Tags: health savings account | medical | care | retirement

4 Ways to Maximize Your HSA in Retirement

4 Ways to Maximize Your HSA in Retirement

Maxime Croll By Thursday, 23 May 2024 11:25 AM EDT Current | Bio | Archive

Health savings accounts, or HSAs, are often misunderstood. Around 40% of employees feel like they don’t fully understand how to utilize their account, according to a survey by national health savings administrator Further. For those in retirement, the advantages of an HSA may be even more confusing — but the benefits are worth taking advantage of.

What is a health savings account?

HSAs are tax-advantaged savings accounts commonly used to cover current medical costs such as copays, deductibles and other qualifying medical expenses. They're only available to people in high-deductible health plans.

These accounts are chock-full of benefits when it comes to covering hefty health care costs. One of the major perks of these accounts is that the funds can be invested, including in securities like mutual funds and ETFs, giving them the opportunity to grow significantly over time. Better yet, there is no “use it or lose it” deadline to worry about. Any funds you don't use one year will carry over to the next year.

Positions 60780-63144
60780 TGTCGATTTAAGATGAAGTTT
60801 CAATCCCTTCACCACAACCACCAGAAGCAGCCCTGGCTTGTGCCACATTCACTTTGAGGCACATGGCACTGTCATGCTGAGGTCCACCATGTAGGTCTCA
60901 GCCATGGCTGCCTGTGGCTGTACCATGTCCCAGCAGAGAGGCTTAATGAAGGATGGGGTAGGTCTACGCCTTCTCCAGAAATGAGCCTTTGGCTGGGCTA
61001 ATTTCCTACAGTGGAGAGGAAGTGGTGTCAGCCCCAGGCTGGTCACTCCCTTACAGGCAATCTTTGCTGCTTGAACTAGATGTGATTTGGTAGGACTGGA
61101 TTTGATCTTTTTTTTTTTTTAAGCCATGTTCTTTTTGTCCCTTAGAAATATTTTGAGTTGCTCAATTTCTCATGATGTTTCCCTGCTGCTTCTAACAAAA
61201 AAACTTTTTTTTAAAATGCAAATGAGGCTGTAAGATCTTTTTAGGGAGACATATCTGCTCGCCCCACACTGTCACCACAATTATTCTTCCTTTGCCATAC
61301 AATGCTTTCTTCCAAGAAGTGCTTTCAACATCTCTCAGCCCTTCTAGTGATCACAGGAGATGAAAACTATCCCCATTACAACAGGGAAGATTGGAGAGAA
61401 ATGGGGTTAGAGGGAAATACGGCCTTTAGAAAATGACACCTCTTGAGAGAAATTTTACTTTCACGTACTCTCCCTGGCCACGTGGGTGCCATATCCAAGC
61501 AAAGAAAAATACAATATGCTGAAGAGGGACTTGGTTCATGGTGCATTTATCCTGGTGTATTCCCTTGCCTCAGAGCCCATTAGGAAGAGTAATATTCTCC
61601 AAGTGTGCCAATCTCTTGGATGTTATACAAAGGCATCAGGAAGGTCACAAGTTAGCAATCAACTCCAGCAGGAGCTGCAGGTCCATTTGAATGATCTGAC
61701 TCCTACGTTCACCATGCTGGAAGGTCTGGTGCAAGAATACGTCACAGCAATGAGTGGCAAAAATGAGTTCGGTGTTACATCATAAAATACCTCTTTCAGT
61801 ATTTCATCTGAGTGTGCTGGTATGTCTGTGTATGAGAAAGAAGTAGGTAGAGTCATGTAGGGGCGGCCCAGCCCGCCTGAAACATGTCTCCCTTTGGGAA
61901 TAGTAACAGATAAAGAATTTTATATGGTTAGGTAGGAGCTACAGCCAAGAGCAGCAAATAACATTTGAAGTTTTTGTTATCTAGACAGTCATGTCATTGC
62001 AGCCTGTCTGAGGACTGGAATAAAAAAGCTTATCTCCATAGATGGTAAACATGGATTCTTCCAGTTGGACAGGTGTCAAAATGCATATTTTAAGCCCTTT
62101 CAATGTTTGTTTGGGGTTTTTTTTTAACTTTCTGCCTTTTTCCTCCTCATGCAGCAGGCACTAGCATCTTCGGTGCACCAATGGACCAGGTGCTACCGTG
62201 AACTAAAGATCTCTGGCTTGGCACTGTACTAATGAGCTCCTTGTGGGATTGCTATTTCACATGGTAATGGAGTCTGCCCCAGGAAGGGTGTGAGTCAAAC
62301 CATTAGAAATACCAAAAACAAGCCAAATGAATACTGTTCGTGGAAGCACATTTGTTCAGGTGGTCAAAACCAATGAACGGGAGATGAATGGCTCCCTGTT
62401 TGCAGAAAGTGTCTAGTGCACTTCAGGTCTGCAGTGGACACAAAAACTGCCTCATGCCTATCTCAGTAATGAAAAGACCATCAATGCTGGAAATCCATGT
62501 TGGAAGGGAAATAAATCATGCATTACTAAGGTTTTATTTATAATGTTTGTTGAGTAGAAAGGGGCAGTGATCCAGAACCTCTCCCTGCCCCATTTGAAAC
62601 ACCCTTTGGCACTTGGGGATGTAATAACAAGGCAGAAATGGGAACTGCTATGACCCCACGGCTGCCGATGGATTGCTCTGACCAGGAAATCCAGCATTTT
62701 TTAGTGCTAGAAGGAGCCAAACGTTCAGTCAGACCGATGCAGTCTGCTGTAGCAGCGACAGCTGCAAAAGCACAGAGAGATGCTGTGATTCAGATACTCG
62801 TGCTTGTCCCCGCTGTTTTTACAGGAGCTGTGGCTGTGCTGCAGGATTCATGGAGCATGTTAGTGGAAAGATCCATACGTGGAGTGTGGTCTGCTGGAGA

Not only are HSAs a great option when it comes to saving for medical costs, but they also have a unique structure that makes them powerful retirement savings vehicles. HSAs are the trifecta of tax-advantaged accounts. Pre-tax contributions lower your tax liabilities this year, investments grow tax-free inside the account and withdrawals are federal income tax-free as long as the money is used for qualifying expenses.

HSAs can be leveraged in more ways than one. Here are four strategies to maximize your HSA during retirement.

How to Maximize Your Health Savings Account in Retirement

Cover pre-Medicare health expenses

A retired couple could face health care costs upwards of $400,000. This figure varies depending on your location, prescription requirements and other medical needs. It also varies based on how early you retire.

Unless you have a disability or qualifying condition, the earliest possible enrollment age for Medicare is 65. For those with the good fortune of retiring before reaching this threshold, leaning on an HSA is a tax-efficient way to cover your health care costs until you’re ready to apply. Having enough in your account to bridge this gap can bring peace of mind as you transition into a new phase of life.

HSAs also allow for “catch-up” contributions for those over the age of 55. This gives account holders the ability to contribute an additional $1,000 every year and helps relieve the increasing health care costs that can come with age.

You will no longer be eligible to contribute to your HSA after you enroll in Medicare, but you can continue to use your HSA funds to cover Medicare costs, including your premiums, coinsurance and deductibles.

Use your HSA as a retirement investment tool

Only 13% of HSAs are invested in assets other than cash, according to a recent study by the Employee Benefit Research Institute (EBRI). This suggests that the many account holders are potentially missing out on thousands of dollars of future earnings.